Russian forces have seized the town of Kreminna in eastern Ukraine and Ukrainian troops have withdrawn from it, according to the regional governor.
Kreminna, which had a population of more than 18,000 before the war with Russia, appears to be the first town confirmed to have been taken by Russian forces since they launched a new offensive in the Donbas region of eastern Ukraine.
Keep readinglist of 3 items
“Kreminna is under the control of the ‘Orcs’ [Russians],” Serhiy Gaidai, the governor of the Luhansk region, told a briefing on Tuesday.
“Our defenders had to withdraw. They have entrenched themselves in new positions and continue to fight the Russian army.”
He did not say when the Russian forces established control over Kreminna but said they had attacked “from all sides”.
“It is impossible to calculate the number of dead among the civilian population. We have official statistics – about 200 dead – but in reality there are many more,” he said, without making clear what period the estimated death toll covered.
Russia, which launched what it calls a “special military operation” in Ukraine on February 24, denies targeting civilians. It ratcheted up its battle for control of Ukraine’s eastern industrial heartland on Tuesday, assaulting cities and towns along a boomerang-shaped front hundreds of miles long in what both sides described as a new phase of the war.
Russian Defence Ministry Spokesman Major General Igor Konashenkov said that air-launched missiles destroyed 13 Ukrainian troop and weapons locations, while the air force struck 60 other Ukrainian military facilities, including missile warhead storage depots.
The assaults began on Monday along a front that stretches more than 480km (300 miles) from northeastern Ukraine to the country’s southeast.
Russia said it struck several areas with missiles, including the northeastern city of Kharkiv as well as areas around Zaporizhzhia and Dnipro west of the Donbas.
Russian advances ‘repelled’
Despite the increased Russian air raids, the British Ministry of Defence said in a Twitter post that Ukrainians had repelled numerous attempted advances by Russian forces in the Donbas.
In an intelligence update, the ministry said “Russia’s ability to progress continues to be impacted by the environmental, logistical and technical challenges” as well as “the resilience of the highly-motivated Ukrainian armed forces”.
Latest Defence Intelligence update on the situation in Ukraine – 19 April 2022
Find out more about the UK government's response: https://t.co/U0gwg8S3av
— Ministry of Defence 🇬🇧 (@DefenceHQ) April 19, 2022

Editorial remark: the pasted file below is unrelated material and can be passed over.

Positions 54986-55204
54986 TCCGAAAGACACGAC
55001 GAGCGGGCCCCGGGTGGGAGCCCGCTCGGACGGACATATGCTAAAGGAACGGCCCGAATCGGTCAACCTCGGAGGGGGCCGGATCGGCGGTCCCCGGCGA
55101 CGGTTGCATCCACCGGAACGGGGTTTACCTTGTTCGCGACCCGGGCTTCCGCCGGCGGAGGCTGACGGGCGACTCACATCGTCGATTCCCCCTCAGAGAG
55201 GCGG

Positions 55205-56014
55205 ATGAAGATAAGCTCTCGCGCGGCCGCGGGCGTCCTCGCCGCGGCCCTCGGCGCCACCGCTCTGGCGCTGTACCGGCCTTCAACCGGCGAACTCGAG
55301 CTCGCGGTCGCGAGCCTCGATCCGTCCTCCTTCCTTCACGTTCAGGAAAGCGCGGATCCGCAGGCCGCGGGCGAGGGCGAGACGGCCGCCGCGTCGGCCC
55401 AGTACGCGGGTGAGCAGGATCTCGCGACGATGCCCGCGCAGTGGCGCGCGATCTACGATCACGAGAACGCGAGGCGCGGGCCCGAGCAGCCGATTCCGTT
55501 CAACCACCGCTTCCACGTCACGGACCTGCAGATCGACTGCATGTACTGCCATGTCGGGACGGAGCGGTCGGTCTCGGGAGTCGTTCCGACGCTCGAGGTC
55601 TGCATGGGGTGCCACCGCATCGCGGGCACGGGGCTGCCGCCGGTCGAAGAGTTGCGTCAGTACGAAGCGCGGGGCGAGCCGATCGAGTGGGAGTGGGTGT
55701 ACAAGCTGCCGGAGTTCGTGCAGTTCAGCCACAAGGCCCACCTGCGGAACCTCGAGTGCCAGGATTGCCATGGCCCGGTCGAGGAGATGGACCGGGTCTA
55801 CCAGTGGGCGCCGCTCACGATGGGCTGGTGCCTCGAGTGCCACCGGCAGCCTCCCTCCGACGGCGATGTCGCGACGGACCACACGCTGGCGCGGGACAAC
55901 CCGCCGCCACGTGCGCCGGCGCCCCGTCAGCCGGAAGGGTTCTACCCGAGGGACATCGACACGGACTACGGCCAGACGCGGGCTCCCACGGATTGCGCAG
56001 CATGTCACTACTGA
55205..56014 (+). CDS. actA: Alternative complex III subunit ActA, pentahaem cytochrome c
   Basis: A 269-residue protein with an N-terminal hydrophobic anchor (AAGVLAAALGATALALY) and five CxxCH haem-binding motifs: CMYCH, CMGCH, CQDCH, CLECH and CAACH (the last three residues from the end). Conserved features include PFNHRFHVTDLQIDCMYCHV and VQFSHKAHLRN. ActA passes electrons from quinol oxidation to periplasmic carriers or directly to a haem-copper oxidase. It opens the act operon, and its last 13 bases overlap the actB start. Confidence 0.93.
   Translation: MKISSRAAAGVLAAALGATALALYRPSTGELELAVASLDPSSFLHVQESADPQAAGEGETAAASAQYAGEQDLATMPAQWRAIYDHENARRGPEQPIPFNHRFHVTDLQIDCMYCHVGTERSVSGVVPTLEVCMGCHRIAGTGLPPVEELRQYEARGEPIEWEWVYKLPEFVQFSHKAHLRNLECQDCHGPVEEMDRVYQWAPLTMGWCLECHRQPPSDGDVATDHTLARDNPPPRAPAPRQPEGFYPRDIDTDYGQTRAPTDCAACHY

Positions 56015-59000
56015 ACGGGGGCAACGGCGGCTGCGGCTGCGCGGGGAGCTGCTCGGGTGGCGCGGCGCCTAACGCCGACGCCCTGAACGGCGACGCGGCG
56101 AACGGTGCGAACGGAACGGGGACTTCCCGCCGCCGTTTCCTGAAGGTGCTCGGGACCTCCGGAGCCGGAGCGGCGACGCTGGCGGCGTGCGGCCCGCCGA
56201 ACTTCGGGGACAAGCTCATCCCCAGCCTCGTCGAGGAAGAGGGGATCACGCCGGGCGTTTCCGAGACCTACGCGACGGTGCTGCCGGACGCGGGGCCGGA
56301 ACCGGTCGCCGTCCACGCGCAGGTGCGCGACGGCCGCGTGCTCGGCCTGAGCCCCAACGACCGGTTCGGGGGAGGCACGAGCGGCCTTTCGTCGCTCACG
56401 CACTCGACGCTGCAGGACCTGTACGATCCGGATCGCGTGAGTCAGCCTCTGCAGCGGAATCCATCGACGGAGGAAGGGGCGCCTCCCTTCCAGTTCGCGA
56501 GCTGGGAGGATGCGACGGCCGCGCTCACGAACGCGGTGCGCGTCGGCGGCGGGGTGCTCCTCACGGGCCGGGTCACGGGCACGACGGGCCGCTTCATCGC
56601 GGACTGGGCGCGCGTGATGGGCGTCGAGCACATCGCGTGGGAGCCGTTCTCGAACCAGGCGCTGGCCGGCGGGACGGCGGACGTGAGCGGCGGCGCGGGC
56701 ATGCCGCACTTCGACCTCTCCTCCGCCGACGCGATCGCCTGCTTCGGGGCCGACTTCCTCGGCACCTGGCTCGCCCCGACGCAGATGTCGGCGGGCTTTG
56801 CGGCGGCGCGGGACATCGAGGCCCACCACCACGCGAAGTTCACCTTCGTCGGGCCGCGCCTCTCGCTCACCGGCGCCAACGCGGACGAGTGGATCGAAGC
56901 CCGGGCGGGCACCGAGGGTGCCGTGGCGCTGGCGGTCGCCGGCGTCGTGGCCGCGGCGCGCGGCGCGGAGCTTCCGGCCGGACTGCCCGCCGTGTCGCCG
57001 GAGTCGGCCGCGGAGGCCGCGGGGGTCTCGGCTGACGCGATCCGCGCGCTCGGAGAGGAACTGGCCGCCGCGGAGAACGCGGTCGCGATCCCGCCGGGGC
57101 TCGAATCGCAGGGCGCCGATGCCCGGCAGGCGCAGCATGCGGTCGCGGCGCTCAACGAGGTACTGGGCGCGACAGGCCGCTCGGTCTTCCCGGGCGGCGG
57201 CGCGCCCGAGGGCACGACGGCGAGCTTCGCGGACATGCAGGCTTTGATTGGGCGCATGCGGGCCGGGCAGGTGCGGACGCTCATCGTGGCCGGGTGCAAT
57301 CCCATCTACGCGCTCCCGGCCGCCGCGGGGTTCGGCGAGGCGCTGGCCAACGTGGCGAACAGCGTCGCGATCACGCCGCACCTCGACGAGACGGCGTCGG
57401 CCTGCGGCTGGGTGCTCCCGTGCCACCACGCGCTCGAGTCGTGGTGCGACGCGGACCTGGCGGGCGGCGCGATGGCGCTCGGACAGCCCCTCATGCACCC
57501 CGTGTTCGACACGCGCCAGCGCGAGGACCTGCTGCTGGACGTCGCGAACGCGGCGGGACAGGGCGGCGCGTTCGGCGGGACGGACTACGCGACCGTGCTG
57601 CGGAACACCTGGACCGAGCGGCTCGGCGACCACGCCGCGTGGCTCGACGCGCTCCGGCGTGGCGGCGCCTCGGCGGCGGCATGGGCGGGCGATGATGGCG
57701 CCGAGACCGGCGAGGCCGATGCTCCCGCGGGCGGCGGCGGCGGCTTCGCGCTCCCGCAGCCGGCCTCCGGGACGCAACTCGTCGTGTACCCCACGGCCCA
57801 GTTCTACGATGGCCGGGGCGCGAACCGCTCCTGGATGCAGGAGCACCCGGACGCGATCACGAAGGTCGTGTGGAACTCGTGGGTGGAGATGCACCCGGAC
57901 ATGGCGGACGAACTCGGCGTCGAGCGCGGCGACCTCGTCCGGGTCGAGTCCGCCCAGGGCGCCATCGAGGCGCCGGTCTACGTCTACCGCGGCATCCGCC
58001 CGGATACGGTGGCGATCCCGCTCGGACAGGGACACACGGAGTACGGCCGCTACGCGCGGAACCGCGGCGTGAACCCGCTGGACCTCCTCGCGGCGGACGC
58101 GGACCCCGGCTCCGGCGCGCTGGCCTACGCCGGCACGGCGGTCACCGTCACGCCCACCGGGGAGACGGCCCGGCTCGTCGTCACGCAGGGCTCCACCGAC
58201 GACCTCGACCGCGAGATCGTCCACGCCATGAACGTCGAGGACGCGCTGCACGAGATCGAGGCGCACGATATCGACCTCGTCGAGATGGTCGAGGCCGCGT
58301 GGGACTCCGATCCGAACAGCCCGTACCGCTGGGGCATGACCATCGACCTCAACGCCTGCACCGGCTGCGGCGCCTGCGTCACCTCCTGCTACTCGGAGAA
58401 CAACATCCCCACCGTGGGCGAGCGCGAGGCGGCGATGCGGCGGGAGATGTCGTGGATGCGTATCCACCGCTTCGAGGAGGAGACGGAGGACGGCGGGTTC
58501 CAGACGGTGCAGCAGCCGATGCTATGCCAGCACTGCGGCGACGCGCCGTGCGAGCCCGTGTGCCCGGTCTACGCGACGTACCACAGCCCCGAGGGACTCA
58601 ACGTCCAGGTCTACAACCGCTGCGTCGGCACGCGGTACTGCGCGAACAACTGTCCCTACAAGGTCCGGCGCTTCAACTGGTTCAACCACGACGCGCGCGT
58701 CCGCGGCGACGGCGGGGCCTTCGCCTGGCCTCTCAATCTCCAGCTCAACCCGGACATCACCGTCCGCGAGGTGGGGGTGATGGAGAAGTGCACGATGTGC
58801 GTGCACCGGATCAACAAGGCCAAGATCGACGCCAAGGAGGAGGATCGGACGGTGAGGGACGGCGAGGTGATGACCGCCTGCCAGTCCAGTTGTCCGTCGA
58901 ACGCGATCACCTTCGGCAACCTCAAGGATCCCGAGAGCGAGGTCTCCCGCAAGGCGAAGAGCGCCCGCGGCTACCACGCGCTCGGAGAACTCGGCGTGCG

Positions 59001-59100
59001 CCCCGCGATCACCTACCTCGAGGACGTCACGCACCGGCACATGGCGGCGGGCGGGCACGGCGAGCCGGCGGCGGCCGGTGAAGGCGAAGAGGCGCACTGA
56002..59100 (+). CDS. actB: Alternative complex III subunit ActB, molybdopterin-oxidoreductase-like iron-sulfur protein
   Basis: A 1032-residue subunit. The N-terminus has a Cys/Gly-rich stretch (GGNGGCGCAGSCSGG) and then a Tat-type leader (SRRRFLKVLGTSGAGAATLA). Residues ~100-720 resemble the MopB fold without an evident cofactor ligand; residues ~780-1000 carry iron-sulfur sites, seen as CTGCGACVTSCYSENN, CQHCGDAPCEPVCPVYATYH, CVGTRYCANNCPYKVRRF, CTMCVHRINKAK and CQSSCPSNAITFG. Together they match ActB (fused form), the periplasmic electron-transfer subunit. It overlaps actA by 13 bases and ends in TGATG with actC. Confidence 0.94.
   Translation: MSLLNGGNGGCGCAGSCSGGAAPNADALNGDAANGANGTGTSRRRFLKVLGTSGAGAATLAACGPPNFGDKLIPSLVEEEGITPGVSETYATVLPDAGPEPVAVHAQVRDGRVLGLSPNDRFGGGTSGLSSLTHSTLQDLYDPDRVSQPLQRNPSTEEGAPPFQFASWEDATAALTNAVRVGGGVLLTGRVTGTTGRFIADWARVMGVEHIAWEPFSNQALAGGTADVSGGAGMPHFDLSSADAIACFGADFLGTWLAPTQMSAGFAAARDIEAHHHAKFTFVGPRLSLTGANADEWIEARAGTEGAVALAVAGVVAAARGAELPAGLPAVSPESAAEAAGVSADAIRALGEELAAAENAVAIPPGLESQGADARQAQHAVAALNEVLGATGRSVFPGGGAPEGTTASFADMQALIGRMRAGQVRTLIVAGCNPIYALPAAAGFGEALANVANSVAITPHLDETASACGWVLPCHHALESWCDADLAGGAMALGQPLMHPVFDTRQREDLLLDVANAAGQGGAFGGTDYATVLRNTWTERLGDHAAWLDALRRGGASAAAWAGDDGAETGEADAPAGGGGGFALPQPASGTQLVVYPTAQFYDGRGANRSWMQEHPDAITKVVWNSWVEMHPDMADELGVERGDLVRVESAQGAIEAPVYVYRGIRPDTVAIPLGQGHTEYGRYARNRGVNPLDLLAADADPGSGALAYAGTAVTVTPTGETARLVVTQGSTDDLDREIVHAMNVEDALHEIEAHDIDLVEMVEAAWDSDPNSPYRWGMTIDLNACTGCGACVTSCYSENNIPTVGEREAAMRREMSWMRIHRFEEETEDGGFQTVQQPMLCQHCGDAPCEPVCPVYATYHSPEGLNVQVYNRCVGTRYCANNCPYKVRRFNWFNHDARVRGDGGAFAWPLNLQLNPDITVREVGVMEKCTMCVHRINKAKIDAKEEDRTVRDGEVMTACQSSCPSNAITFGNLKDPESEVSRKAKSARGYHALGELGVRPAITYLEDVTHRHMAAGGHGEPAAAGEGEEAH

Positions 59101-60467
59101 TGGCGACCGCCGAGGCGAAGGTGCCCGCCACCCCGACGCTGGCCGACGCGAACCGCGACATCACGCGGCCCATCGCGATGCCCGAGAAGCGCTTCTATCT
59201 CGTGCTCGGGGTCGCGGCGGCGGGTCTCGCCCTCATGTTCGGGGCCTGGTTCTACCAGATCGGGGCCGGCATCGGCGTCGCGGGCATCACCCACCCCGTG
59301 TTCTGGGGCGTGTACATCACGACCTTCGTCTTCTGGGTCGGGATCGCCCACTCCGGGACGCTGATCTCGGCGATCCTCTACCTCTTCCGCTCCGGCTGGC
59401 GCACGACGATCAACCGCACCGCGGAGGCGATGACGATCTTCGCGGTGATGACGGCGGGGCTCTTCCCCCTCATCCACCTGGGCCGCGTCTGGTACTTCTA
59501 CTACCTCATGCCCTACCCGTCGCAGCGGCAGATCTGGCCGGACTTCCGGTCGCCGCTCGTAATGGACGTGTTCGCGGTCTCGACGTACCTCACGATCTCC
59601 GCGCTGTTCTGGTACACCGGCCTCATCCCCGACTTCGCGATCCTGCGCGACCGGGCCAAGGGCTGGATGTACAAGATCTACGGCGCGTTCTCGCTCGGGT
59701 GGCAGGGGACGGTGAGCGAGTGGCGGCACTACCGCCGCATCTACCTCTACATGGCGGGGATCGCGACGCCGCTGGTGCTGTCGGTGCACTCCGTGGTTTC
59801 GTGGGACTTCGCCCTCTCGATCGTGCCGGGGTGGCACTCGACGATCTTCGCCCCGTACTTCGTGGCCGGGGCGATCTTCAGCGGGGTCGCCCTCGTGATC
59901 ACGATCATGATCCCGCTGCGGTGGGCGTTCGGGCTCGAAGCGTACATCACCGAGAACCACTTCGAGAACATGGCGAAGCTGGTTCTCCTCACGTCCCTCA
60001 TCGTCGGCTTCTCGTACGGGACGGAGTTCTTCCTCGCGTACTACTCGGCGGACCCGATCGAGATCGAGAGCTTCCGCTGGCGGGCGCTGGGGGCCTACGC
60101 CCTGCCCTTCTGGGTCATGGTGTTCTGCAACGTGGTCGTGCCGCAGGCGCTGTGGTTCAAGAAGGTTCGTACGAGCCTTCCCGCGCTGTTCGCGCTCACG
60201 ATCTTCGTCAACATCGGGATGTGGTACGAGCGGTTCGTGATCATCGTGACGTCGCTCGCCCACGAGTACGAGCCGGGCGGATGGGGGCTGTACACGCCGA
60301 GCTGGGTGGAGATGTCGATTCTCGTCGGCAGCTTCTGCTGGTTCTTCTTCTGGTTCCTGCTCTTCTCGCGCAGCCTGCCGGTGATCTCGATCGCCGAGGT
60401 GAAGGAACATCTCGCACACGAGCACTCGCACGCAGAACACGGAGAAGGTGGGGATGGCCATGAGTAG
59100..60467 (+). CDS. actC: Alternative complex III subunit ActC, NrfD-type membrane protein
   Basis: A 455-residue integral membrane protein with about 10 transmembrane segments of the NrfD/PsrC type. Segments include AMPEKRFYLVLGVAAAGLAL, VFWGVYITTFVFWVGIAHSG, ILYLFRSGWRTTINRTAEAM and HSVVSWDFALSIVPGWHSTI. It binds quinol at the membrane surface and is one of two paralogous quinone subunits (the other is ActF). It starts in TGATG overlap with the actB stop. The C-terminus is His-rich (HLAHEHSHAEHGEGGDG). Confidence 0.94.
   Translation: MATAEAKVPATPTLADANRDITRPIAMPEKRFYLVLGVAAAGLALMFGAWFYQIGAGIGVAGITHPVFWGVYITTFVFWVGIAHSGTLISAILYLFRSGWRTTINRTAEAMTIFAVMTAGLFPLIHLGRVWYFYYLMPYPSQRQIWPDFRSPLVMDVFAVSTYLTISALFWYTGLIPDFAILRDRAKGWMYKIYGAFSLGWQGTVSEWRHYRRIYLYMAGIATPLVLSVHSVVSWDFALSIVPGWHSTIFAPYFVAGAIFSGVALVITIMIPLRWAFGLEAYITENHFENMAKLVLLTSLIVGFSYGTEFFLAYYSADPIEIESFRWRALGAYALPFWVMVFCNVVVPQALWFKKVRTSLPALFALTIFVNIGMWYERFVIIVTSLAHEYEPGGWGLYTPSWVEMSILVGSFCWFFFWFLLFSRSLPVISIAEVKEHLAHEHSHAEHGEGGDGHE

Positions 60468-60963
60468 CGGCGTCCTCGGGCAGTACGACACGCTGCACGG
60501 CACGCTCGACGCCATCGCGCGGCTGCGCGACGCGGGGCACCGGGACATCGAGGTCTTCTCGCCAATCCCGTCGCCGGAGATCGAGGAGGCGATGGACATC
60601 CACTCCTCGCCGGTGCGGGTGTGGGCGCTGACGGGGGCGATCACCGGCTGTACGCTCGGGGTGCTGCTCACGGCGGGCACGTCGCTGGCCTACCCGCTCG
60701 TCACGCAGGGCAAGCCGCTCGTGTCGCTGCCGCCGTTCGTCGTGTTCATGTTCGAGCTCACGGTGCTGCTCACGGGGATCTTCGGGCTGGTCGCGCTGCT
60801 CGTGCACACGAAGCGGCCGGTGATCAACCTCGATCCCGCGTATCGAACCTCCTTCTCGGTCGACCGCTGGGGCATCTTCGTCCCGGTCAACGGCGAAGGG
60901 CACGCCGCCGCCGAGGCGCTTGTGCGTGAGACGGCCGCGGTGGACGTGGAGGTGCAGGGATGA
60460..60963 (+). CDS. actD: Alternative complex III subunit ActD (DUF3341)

Russia launched its offensive to capture the mostly Russian-speaking Donbas region after its initial push to overrun the Ukrainian capital failed.
If the Donbas push is successful, it would give Russian President Vladimir Putin a vital piece of Ukraine and a badly needed victory in the now seven-week-old war that he could present to the Russian people amid mounting casualties and economic hardship caused by Western sanctions.
It would also effectively slice Ukraine in two and deprive it of the main industrial assets concentrated in the east, including coal mines, metals plants and machine-building factories.
The seizure of Kreminna takes Russian forces a step closer to the much larger city of Kramatorsk.
The coal- and steel-producing Donbas has been the focal point of Russia’s campaign to destabilise Ukraine since 2014, when the Kremlin used proxies to set up separatist “people’s republics” in Luhansk and Donetsk.
Capturing Donbas and the southern port city of Mariupol would help Russia establish a land link between territory it controls in eastern Ukraine and the Crimea region that Moscow seized and annexed in 2014.
Ukraine’s Ministry of Defence said earlier on Tuesday that the aim of Russia’s new military offensive in the east is to grab land, establish an overground link between territories in the east and Crimea, and crush Ukraine’s armed forces.
Ministry Spokesperson Oleksandr Motuznyak said Russian forces were attacking along the entire front line in eastern Ukraine, pressing their siege of Mariupol in the south and trying to encircle cities in the provinces of Donetsk and Luhansk.
Ukrainian President Volodymyr Zelenskyy said that massive numbers of Russian troops were committed to the campaign.